Twinamatsiko thinks conventional wisdom would uphold the price negotiation program.

“Based on existing precedent, one would predict they are unlikely to prevail,” he said. “But we live in unprecedented times. We’ve seen the courts try to skirt existing precedent or throw out existing precedent. The example is Dobbs v Jackson Women’s Health Organization or affirmative action cases where the courts have ushered in new rules, so you never know.”

Another challenge to the Affordable Care Act

Currently pending before the Fifth Circuit, Braidwood v. Becerra would overhaul how preventative services under the ACA.

Braidwood Management, a for-profit organization owned by Christians, says it should not have to pay more for a health plan that includes these services that the group is religiously opposed to. They are arguing in the Texas court that preexposure prophylaxis (PrEP) medication for HIV prevention violates their religious rights.

The plaintiffs also claim that the ACA requirement mandating insurers and health plans cover preventative services — like cancer screenings, colonoscopies, suicide prevention and tobacco cessation—without cost-sharing is unconstitutional because it violates the appointments clause and the nondelegation doctrine. The nondelegation doctrine states that Congress can’t delegate its power to other entities.

In March, the court ruled in favor of Braidwood. The federal government appealed the decision in May, prompting the court to issue an administrative stay of the court’s ruling and allowing the government to continue enforcing the requirement while the case is reviewed, according to KFF.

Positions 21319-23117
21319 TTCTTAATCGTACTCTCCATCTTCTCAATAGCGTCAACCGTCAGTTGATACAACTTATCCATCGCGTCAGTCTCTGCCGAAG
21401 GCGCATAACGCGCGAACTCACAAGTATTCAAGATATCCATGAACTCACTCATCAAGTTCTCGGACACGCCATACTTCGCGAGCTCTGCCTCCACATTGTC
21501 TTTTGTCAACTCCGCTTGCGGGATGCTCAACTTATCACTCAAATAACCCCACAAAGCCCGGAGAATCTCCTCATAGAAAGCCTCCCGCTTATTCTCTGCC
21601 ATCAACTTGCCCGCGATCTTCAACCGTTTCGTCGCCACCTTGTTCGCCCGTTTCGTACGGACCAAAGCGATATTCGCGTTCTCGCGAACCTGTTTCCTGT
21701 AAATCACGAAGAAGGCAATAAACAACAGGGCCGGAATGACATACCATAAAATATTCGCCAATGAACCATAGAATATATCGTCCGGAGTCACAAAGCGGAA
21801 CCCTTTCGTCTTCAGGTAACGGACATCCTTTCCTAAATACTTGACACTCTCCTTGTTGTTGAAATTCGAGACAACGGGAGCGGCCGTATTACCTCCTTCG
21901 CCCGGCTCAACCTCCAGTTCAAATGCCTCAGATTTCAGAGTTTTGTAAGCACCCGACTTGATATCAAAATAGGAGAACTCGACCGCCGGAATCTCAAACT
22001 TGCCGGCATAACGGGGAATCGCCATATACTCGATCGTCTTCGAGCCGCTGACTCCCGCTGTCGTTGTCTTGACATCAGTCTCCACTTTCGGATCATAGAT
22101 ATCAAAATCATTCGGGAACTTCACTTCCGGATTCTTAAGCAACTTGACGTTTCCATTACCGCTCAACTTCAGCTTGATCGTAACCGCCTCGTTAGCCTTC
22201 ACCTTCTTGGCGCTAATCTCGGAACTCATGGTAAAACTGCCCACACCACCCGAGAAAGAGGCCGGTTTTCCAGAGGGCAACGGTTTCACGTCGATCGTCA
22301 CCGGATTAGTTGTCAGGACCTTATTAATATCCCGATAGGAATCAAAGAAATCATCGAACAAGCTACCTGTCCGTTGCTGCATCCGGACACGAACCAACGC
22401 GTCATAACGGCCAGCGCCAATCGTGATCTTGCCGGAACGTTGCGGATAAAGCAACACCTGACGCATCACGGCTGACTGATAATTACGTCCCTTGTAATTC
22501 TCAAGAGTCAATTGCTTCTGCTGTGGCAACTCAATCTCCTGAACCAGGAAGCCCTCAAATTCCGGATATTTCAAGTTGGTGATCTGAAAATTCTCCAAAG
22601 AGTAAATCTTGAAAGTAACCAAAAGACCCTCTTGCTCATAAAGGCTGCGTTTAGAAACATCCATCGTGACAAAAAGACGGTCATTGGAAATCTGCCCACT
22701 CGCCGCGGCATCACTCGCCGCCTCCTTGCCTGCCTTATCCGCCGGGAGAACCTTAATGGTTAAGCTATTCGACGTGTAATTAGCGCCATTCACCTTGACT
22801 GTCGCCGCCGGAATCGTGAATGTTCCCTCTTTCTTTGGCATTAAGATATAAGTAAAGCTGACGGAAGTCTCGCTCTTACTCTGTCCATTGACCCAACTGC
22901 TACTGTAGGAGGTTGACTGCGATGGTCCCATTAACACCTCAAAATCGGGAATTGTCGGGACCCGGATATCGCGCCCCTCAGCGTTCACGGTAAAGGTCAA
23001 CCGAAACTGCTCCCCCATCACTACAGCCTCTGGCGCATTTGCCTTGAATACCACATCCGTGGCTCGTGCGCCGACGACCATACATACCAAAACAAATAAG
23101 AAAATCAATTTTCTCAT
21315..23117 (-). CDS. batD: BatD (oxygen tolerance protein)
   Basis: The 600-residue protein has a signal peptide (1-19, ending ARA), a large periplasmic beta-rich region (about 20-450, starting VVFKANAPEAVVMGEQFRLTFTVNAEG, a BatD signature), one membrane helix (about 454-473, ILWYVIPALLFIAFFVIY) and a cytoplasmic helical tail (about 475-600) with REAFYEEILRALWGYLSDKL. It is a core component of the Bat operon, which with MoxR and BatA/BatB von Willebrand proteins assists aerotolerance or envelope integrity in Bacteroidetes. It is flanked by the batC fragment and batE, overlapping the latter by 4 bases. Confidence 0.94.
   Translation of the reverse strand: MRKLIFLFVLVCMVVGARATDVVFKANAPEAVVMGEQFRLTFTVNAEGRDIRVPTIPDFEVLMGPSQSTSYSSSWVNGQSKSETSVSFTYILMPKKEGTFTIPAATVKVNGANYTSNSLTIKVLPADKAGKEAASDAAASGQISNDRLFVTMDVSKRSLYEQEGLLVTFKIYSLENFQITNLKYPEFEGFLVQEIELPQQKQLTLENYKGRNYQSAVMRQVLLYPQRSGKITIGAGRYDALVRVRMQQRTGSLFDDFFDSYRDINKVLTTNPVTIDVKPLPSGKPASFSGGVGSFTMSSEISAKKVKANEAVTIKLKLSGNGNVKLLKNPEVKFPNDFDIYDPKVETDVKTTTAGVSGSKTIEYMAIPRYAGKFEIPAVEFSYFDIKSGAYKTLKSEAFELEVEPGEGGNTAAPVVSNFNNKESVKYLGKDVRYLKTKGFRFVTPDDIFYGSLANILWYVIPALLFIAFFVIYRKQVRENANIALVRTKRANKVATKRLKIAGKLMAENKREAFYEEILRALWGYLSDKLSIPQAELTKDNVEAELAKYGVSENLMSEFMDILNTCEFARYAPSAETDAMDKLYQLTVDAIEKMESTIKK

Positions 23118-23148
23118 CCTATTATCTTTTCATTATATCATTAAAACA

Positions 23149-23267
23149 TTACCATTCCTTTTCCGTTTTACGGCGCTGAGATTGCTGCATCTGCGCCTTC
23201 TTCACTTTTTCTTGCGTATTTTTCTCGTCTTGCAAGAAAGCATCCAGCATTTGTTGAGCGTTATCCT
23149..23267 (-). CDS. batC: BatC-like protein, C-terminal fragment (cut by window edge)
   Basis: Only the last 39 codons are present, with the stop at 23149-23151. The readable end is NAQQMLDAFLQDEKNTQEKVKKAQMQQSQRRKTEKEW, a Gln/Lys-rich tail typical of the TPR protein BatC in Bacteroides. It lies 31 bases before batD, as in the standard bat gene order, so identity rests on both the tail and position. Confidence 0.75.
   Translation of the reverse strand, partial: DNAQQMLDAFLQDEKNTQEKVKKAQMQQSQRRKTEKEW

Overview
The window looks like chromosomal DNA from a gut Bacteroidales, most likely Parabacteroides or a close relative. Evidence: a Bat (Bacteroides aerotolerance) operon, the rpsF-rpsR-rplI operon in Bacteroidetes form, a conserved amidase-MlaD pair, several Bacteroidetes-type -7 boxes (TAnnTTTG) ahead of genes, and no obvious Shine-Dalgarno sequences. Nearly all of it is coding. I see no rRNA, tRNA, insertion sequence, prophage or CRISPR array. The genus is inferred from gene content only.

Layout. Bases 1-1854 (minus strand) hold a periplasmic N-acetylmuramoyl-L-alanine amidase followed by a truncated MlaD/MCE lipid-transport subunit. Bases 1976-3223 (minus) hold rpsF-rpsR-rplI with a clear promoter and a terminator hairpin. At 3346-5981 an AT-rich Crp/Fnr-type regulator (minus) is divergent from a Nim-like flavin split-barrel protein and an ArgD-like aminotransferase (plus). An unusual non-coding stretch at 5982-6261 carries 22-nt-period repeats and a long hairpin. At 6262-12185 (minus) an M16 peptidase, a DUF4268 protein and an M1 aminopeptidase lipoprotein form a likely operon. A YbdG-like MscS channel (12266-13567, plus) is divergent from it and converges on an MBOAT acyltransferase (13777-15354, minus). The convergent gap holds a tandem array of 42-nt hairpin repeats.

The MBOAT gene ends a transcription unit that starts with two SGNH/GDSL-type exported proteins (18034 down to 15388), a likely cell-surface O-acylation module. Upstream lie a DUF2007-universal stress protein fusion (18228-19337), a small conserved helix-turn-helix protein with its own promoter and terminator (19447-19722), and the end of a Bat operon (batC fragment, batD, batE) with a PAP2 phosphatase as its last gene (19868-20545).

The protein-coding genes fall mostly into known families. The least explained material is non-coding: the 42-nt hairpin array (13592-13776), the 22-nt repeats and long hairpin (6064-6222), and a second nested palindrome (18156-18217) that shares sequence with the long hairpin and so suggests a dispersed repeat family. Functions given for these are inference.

This is the latest legal battle against the ACA. In the 2014 Supreme Court case Burwell v Hobby Lobby Stores, the court ruled in favor of the plaintiffs that covering PrEP violates employers’ religious rights, a precedent that the Fifth Circuit and Judge Reed O’Connor have used in the Braidwood case.

More than 150 million people take advantage of these benefits each year. It’s expected health outcomes would plummet if people would be forced to pay for preventative services once again, as individuals would be less likely to detect diseases.

“Early detection of cancer, for example, and prevention of diseases ensures the long-term costs are mitigated, and ‘it has been increased in use of the services by marginalized communities,” said Twinamatsiko. “I think the impact would be tremendous.”

Groups including the American Cancer Society, American Medical Association, HIV Medicine Association, Blue Cross Blue Shield Association, AARP, SEIU, AIDS Healthcare Foundation, the National Women’s Law Center and others all have submitted amicus briefs in support of the defendants.

“Courts are sometimes unpredictable, so I can’t really tell with even some semblance of certainty on how things are going to go,” he said.

Oral arguments for the case are not yet scheduled.